Food Puzzle Toys

Works Best with Moist Food or a Mix of Wet and Dry

Great for separation anxiety dogs, and dogs who need a job to do (essentially all dogs!). These toys can be stuffed with wet, canned food, or a mixture (depending on the toy).  We use a lot of the WEST PAW FOOD TOYS and KONG TOYS at our house.  Please always supervise your dog when using these food-dispensing toys.

Works Best with Dry Food 

My dogs eat at least 5 of their meals (dry kibble) a week out of their Orbee “SNOOP” TOY.  Each of my 3 dogs has their own.  Note:  Keep multiple dogs separated to avoid fighting over resources as needed.  My dogs have separate areas where their work on their food toys.  

Other Food Puzzle Toys 

There are a variety of FOOD PUZZLE TOYS available for dogs.  Try different ones to see what your dog enjoys best.  SLOW FEEDERS that encourage dogs to work for their food are also good options.    

Wooly Snuffle Mat

Have your dog search for her meals and treats.  A WOOLY SNUFFLE MAT can be used when you have visitors to the house to distract your dog from jumping up as they come through the door.  It can also be used to keep your dog busy and entertained using her mind and her sense of smell “hunting”.  This can keep a dog busy behind a gate, for example, as your visitor moves around the room (especially useful when working with a dog who may be uncomfortable with people).  

Dog Lick Mat

Keep your dog busy in the tub, when trimming nails, and more.  You can even stick a LICK MAT to the back of a crate (smeared with some delectable goodies to entice your dog inside) to encourage your dog to go inside of his crate and learn that it’s a fun place to hang out.  This can help with crate training or even teaching your dog to hang out in a specific room (useful with independence training for some dogs).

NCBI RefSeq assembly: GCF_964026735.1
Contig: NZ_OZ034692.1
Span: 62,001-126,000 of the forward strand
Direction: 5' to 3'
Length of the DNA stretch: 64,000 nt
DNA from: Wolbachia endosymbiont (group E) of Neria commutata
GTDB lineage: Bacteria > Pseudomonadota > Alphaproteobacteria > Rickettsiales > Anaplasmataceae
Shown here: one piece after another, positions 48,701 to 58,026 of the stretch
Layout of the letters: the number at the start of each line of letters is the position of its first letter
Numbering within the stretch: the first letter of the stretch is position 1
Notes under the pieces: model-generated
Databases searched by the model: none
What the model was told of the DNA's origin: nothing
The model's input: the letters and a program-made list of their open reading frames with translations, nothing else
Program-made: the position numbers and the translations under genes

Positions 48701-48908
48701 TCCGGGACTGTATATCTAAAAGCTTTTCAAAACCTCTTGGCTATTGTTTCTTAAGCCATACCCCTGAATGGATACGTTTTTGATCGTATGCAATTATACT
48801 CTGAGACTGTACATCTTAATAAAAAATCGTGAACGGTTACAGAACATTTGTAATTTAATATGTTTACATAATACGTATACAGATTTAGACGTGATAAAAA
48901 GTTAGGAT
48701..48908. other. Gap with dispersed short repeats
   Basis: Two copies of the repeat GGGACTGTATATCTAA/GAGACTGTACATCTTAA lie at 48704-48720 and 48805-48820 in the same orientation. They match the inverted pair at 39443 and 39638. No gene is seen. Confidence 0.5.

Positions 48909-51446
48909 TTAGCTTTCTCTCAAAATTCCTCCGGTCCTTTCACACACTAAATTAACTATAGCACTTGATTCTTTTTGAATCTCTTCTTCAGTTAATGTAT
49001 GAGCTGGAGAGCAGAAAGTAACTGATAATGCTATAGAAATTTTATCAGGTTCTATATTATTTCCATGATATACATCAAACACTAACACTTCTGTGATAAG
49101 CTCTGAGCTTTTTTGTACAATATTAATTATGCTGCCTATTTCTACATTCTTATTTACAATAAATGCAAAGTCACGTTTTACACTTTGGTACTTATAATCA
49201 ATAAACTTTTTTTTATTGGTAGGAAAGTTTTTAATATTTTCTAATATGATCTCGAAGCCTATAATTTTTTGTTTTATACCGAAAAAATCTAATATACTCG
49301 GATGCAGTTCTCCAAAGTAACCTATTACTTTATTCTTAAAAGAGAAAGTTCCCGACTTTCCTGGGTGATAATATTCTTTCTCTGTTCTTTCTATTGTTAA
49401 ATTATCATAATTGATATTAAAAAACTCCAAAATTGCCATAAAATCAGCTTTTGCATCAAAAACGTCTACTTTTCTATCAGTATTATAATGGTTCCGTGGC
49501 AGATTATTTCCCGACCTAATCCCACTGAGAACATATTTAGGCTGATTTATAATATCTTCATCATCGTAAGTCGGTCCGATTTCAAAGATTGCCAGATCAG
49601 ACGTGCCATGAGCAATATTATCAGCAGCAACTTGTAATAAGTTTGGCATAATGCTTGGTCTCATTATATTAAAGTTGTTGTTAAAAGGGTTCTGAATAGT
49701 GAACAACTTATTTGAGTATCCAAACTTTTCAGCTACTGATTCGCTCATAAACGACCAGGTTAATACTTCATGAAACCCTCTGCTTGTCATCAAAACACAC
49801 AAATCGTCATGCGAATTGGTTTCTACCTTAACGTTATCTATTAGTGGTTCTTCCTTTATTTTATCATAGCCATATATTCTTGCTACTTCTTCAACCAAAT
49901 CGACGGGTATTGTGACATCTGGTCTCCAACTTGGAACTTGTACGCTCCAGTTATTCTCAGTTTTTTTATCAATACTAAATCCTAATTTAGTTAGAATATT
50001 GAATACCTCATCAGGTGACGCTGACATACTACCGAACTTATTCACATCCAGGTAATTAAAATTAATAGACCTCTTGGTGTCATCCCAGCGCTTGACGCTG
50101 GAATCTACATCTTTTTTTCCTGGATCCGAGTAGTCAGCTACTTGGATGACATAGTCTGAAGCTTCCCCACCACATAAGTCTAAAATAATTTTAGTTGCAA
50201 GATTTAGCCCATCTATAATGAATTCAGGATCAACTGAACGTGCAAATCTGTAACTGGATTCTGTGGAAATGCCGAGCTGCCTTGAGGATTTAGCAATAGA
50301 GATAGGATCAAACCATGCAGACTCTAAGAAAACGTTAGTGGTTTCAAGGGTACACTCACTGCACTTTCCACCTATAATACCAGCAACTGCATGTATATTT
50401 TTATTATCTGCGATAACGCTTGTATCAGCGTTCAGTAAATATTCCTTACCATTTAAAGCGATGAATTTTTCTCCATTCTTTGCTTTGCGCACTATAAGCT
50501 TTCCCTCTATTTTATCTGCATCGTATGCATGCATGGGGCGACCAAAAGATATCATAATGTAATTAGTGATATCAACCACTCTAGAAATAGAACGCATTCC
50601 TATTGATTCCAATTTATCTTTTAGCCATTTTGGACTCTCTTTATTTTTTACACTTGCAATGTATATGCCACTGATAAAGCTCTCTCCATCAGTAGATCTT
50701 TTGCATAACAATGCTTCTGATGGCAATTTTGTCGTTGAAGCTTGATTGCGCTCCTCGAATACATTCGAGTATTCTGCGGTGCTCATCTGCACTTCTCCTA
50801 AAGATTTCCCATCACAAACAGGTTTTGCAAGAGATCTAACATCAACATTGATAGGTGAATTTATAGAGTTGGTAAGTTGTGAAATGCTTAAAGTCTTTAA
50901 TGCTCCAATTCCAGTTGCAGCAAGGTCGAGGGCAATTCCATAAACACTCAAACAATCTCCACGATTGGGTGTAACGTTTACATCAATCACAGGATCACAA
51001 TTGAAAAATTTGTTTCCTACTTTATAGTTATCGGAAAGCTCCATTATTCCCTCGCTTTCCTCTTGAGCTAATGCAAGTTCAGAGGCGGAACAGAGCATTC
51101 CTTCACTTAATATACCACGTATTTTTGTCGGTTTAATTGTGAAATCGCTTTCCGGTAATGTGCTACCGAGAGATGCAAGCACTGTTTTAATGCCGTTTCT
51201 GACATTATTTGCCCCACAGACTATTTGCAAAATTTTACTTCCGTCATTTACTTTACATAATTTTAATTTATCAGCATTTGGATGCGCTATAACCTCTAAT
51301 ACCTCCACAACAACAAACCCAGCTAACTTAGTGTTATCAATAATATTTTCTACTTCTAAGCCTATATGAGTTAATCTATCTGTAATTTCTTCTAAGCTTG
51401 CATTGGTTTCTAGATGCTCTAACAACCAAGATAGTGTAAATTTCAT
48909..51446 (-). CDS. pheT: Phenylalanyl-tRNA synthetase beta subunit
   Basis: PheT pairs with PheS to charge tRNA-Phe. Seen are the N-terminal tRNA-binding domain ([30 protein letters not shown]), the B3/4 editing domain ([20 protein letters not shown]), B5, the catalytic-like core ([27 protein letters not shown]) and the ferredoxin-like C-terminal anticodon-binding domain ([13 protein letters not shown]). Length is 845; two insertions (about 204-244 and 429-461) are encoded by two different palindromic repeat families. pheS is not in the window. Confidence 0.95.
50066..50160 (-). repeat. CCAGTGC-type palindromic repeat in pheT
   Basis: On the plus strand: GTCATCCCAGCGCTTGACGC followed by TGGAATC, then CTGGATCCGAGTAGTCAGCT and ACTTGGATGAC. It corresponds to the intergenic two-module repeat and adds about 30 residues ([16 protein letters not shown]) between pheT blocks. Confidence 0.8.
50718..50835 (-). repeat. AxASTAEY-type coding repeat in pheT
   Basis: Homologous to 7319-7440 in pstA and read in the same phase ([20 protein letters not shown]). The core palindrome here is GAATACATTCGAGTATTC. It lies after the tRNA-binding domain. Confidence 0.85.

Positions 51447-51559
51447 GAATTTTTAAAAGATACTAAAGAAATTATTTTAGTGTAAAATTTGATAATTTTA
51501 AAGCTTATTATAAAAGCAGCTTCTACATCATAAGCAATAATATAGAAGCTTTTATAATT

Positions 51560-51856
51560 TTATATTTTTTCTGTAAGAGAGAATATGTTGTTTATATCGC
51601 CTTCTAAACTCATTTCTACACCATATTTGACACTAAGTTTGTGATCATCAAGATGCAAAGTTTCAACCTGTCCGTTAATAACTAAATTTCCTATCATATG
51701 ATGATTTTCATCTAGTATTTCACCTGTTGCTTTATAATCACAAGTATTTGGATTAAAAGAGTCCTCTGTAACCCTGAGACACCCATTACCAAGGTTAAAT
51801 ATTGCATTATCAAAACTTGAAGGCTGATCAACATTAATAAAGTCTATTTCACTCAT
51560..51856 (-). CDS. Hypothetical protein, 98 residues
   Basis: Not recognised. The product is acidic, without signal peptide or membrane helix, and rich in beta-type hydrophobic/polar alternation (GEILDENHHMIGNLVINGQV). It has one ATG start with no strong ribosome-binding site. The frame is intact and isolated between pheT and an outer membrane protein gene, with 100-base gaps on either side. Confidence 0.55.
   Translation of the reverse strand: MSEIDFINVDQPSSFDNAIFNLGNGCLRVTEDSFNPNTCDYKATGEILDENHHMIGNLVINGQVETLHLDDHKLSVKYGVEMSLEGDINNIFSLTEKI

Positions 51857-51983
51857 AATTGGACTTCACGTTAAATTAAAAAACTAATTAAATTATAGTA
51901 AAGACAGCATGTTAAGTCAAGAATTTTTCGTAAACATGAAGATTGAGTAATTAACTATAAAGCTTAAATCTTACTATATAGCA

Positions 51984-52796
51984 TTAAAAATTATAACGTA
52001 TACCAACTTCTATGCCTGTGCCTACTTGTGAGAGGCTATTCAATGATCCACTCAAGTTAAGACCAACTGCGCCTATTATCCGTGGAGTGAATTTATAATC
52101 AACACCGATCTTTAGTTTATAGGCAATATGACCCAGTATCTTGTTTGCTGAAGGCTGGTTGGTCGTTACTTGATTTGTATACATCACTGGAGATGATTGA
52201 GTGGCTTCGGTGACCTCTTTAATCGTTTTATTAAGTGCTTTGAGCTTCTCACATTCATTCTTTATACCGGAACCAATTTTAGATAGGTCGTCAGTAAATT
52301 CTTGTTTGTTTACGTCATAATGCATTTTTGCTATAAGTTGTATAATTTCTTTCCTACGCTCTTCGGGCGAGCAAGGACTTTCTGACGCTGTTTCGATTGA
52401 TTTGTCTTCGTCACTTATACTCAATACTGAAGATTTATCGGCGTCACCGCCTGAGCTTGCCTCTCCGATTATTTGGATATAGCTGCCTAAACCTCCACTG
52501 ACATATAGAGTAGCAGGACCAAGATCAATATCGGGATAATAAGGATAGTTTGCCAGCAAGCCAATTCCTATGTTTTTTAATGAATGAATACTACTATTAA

If you are having specific issues with your dog that aren’t resolving, feel free to contact Dr. Ward to set up a behavior appointment for your dog.

Starmark Everlasting Treat Toys

STARMARK EVERLASTING TREAT TOYS can help to keep dogs occupied and busy working to get at the treats.  Great toy for when you have visitors and also as an aid for working with separation anxiety dogs.  Note:  No toy is completely safe for every dog.  Please watch your dog when you first give them a toy.  You don’t want them them destroying and eating the toy itself.n help with crate training or even teaching your dog to hang out in a specific room (useful with independence training for some dogs).  

If you are having specific issues with your dog that aren’t resolving, feel free to contact Dr. Ward to set up a behavior appointment for your dog.


For environmental enrichment and as part of a behavioral modification plan as needed. Choose a size chew appropriate for your dog’s size and chewing strength. Not all toys or chews are appropriate for all dogs. Supervise your dog when they are using chews. Always check with your dog’s vet to make sure chews are appropriate for your dog. EARTH ANIMAL NO-HIDE CHEWS are a favorite for many dogs.

Dog Training Treats

I like DOG TRAINING TREATS with natural ingredients and that are soft enough to be broken into small, individual pieces.  Always read the ingredients.  

Treat Pouches

TREAT POUCHES are a must-have for working with your dog.  I sometimes laugh that I may leave the house without lipstick on, but if I’m going anywhere with one or more of my dogs, I always have a treat pouch (and poop bags!). 

Calming Products

Calming products such as pheromones, wraps, and Calming Caps can help some dogs to feel less anxious and/or fearful.  Some of Dr. Ward’s favorite include:

ADAPTIL/THUNDEREASE:  Dr. Ward likes the diffuser in rooms ~ 600 sq feet or smaller.  The spray is great for travel, fireworks, thunder and for visits to the veterinarian’s office.